Cameron Smith will look to defend his British Open championship

Cameron Smith will look to defend his British Open championship

It’s possible that one of last July’s guests at the Dunvegan Hotel, who fancies himself just a 9-iron from the Old Course, remembers Cameron Smith’s British Open more than he does.

It wouldn’t take long, because Smith recently remembered more or less this about the Sunday that left him the champion of a major tournament: teeing off, missing a putt on the ninth hole, knowing he’d taken the lead, and ending up with “the feeling of not really being joy, but the feeling of relief.”

He considers this, a memory mostly alleviated by brilliance or error, a strength.

“That’s one of my biggest assets: hitting a golf swing and forgetting about it,” Smith said in an interview. He has friends, like every professional golfer, who can “remember every shot of every tournament they played.”

“But that’s something,” he continued, “that I’ve never been able to do.”

It was he who spent the last year filling the Open winner’s claret decanter with beer – Australia’s XXXX Gold, he decided, tastes the best – and handing it around.

Now comes the first major defense of the title, which begins on Thursday at Royal Liverpool, the English ground that will host the 151st Open.

Assessing Smith’s year so far is a choose-your-own-adventure analytical exercise. The Masters Tournament, where he finished in the top 10 three years in a row, yielded a disappointment in April, when he tied for 34th in the only major tournament where he never failed to make the weekend.

But Smith’s May exit at Oak Hill was his best PGA Championship performance of his career (a tie for ninth), and after losing three US Open exits in five years, he left Los Angeles with a fourth. place. Less than two weeks ago, he won a LIV Golf tournament near London, his second solo victory since joining the Saudi-backed tour last summer. The event was, perhaps, exceptional preparation for the taunts and terrors of Royal Liverpool, even for a former Open champion.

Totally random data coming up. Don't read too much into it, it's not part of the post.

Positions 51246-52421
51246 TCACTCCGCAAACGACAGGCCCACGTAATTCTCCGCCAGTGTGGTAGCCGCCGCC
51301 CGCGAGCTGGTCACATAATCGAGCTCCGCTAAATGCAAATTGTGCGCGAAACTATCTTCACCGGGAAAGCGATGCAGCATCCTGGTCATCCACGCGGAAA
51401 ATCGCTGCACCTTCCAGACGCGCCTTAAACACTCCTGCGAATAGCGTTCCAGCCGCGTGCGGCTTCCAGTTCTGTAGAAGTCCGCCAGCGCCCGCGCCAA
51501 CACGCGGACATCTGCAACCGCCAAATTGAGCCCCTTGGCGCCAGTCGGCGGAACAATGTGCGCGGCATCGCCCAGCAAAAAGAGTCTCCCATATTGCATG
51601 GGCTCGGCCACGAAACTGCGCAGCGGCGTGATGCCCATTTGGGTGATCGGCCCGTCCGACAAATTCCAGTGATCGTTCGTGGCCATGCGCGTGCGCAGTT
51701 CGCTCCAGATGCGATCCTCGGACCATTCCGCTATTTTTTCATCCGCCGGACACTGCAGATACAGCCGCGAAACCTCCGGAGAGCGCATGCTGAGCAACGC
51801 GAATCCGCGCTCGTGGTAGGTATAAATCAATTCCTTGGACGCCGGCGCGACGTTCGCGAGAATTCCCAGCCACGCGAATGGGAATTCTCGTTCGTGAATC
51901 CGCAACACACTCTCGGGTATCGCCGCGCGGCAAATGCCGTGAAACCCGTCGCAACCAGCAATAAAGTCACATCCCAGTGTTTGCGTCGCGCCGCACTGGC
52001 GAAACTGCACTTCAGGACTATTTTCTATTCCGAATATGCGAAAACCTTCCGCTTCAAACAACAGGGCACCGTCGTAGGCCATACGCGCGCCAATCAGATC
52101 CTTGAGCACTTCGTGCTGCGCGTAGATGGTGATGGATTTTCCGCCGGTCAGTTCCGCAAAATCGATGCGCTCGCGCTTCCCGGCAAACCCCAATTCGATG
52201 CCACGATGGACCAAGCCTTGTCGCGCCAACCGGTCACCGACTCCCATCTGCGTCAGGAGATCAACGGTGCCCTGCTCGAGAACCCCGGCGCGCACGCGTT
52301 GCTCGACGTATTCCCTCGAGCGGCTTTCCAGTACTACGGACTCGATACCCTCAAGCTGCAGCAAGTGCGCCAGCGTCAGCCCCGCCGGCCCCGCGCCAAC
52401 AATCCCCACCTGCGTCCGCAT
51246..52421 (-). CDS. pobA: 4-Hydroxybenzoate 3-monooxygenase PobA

“I think the wind is very different in England and Scotland,” noted Marc Leishman, one of Smith’s LIV teammates, this month. “It is much heavier. Getting used to it is very important, taking off the effect of the ball. Cam is really good back then, and throws his wedges and puts on top of that, and he’s a formidable opponent.

Smith’s slump – a relative term – at the start of the year likely stemmed from a holiday break that was the longest of the 29-year-old’s career. He won the Australian PGA Championship, missed the cut at the Australian Open, and was in desperate need of a reboot after years of pandemic turmoil and a rush to the global spotlight. Even now, he says, he’s a professional athlete who “prefers people don’t know me.” If it were up to him, he’d probably be fishing.

And so, while the hiatus was a good, vital ointment for his mind, it was, at least in the interim, a spell on his golf game. As soon as he returned to competition, his preparation shortcomings became clear. He had average results in two of the first three LIV events of the year and missed the cut at a tournament in Saudi Arabia.